Melisa Crawford has one wish for Christmas.
She wants to bring her 15-year-old son, Khailnn Burdock home.
Before Khailnn began having serious health issues, he was a football star whose husky build gave him a great advantage on the field. Football is the love of his life, and he soon proved to be a natural on the field.
Sadly, the football jersey is much too big now, hanging loosely on a body that has shrunk to only 108 pounds.
On Jan. 21, 2013, after many painful tests and visits to the doctor, Khailnn underwent a colectomy due to juvenile polyposis. While in the hospital, he was diagnosed with SMAD 4, a gene mutation that attacks the internal organs and frequently requires surgical intervention.
On Dec, 3 the teenager will undergo reconstructive surgery again at the Children’s Hospital in Vancouver, B.C. The surgery, if successful, will mean he will no longer have to have an ileostomy bag.
Crawford plans to be by her son’s side at the hospital, and is determined to bring him home for Christmas.
“I know I’ll have him home for Christmas,” she said, her eyes welling up with tears. “I know I will.”
Crawford, a 34-year-old mother of five will stay at the Ronald McDonald House during her son’s stay in the hospital.
A dark haired woman with a gentle voice and a soft, sad smile, she tells her story, quietly, haltingly, often wiping away tears, about how she came to Bluffton, Alberta, escaping an abusive relationship and trying desperately to start over.
Crawford’s life seems to be one of ongoing challenges and roadblocks, made increasingly difficulty by immigration laws and rules and regulations she doesn’t understand.
Born in the United States, she met her Canadian born soon to be husband when she was only 14 while staying with a sister in British Columbia. She became intimate with the young man, who was a few years older than herself, and before long found herself pregnant. She gave birth to a premature little boy at the Children’s Hospital in Vancouver and moved back home to the U.S. with her family.
However, the father of her little boy came out later for a visit and, as fate would have it, the two ended up exchanging wedding vows.
Melisa was 15-years-old.
Four children and several years later, the family moved back to Canada, settling in Nanaimo, B.C. due to Khailnn’s health problems.
It was later discovered that another son, Christian also carries the SMAD 4 gene and will need surgery.
And to make matters worse, a physician at the Cancer Institute in Vancouver told Melisa herself that she was also positive for the SMAD 4 gene.
Meanwhile the situation between Melisa and her husband was steadily going from bad to worse and the young woman suffered constantly from bullying and verbal abuse. Although her husband had never hit her, she lived in constant terror that it was only a matter of time until he did.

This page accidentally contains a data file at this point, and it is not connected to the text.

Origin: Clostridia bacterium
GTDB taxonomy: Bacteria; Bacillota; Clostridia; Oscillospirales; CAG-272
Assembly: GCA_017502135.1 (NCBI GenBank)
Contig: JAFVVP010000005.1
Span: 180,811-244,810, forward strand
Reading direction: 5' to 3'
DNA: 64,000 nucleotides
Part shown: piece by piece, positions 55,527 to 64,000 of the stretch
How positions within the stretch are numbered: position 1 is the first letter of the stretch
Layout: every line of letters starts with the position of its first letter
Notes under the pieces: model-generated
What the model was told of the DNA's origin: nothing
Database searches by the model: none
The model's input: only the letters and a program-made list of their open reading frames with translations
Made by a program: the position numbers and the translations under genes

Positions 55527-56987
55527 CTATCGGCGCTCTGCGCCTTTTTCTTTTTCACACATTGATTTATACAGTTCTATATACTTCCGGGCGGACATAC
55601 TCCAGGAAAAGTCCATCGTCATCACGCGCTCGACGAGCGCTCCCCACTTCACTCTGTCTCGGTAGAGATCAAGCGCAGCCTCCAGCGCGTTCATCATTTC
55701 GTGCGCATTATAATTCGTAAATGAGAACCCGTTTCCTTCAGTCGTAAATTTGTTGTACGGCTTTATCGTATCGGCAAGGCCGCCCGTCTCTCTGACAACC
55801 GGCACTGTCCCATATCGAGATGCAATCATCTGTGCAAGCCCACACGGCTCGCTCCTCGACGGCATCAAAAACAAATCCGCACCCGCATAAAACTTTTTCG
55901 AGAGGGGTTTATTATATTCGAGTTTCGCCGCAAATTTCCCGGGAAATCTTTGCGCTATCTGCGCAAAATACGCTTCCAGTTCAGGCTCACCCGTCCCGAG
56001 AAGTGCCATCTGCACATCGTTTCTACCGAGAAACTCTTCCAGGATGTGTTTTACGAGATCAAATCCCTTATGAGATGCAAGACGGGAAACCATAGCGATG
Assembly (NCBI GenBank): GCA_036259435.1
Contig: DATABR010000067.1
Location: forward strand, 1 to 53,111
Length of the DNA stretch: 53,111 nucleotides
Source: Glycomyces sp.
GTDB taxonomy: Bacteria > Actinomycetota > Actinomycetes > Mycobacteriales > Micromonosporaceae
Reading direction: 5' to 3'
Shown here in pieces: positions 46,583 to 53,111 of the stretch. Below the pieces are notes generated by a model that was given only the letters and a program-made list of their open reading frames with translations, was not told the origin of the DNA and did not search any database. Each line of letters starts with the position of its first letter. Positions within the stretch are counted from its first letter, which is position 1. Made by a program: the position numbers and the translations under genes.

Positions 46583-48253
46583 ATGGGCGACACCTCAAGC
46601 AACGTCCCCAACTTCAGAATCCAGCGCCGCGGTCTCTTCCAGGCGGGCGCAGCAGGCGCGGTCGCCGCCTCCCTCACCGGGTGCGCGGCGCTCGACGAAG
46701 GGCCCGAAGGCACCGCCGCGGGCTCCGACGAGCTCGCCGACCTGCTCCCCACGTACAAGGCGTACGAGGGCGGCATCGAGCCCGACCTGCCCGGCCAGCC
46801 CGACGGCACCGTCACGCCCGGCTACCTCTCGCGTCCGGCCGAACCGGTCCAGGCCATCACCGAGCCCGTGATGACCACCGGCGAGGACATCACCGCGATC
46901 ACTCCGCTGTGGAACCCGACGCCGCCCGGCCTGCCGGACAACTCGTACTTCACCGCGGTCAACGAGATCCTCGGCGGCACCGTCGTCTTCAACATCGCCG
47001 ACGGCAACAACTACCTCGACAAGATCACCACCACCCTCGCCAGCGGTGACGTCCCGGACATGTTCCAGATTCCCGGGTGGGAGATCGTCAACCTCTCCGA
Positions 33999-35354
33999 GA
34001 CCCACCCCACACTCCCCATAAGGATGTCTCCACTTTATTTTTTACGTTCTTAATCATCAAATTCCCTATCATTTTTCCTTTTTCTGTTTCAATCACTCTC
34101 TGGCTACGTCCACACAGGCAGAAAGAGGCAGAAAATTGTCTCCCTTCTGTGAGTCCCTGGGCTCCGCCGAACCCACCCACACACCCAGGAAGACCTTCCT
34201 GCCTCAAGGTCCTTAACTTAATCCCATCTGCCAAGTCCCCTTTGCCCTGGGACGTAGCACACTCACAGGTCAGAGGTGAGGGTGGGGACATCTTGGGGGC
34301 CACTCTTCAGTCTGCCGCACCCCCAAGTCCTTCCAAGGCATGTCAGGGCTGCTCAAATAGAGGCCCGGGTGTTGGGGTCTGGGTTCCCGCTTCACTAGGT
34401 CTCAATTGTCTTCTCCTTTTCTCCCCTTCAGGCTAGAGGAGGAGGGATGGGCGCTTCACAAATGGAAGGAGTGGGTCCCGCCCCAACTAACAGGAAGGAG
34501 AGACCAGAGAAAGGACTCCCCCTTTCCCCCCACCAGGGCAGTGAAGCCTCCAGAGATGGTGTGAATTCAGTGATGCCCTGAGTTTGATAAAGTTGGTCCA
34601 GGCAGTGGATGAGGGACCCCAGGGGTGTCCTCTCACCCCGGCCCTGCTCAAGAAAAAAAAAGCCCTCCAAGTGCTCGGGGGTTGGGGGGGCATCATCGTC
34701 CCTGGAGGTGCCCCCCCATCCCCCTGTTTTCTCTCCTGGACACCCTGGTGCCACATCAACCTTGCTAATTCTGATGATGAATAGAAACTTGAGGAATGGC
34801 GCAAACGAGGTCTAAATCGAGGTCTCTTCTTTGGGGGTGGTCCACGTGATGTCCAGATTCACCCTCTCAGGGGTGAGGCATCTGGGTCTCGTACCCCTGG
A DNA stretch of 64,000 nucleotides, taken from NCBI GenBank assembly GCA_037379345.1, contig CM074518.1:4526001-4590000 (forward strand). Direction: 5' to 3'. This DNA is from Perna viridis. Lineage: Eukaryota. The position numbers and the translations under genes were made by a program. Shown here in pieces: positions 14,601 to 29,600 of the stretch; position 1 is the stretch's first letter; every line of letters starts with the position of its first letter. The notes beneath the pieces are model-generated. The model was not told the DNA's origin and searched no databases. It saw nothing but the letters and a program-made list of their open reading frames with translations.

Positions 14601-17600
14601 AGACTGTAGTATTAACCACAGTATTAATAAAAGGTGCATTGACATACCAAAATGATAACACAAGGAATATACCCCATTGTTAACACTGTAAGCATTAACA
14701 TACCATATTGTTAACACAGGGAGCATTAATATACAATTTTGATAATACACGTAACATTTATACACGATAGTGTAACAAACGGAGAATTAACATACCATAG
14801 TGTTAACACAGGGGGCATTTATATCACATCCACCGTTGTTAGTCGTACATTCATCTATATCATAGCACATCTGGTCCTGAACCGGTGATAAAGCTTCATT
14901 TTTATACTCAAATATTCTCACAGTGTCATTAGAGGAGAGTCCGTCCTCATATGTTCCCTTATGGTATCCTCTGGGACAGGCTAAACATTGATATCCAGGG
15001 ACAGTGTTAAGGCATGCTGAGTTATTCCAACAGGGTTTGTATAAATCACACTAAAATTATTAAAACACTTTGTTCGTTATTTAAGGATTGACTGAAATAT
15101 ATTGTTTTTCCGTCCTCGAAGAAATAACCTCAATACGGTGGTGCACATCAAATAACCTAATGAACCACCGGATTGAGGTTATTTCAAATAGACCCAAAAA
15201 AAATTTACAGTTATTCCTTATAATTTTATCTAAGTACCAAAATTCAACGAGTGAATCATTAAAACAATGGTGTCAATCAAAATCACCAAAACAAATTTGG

“It seemed that no matter what I did I couldn’t get through to him, and he was getting angrier, nastier and more volatile by the minute.”
In desperation she had thoughts of taking her children and moving back to South Carolina to live with her family.
In the end, with no money, scared and alone, she left her children with their father, as he did not appear to be abusive to them and she felt they would be safe.
She knew she had to leave, but it was a heart wrenching decision.
“The guilt and stress were overwhelming and I hated myself, but deep down inside I also knew that if I stayed and couldn’t get him to stop hurting me, I would wind up in a mental hospital, or worse yet, fly into a blind rage and kill someone.”
The final straw came when her husband, after telling her she had 15 minutes to pack up and say goodbye to her children, physically pushed her out the door, leaving her with nothing but the clothes on her back and her wallet.
With the help of a caring friend, who is now her partner, she found her way to Bluffton, and was able to find work for a short while. However, as she is not a Canadian citizen and does not have a work visa, she was forced to quit.
“The immigration department will not allow me to work or receive any health care or social assistance,” she said.
Since moving to Bluffton, her 13-year-old son Sean has moved in with her. The other children remain with their father, but she hoping to have them all with her one day.
“With this being Christmas, I feel myself not knowing what to do. My heart is heavy with the sadness of my partner having to be the sole provider in our home and not knowing if we will be able to provide the children with a Christmas. Last minute airplane tickets have taken up our funds to Vancouver.
“As a last resort we welcome any support offered from our community. Any money raised will be going to Khailnn and Christian’s medical supplies, travels for us back and forth to the hospital and to provide a Christmas tree and stockings for the kids.”
For more information on the story check out A family’s Christmas wish by Melisa Crawford on Fundrazr/Facebook.
As well as cash donations, the family is also accepting donations of blankets, medium size Depends, men’s warm winter clothing, size large, and shoes, size 13. A washing machine is also needed.
Donations may be made by contacting Melisa at firstname.lastname@example.org or Kerrie at 403-704-3011.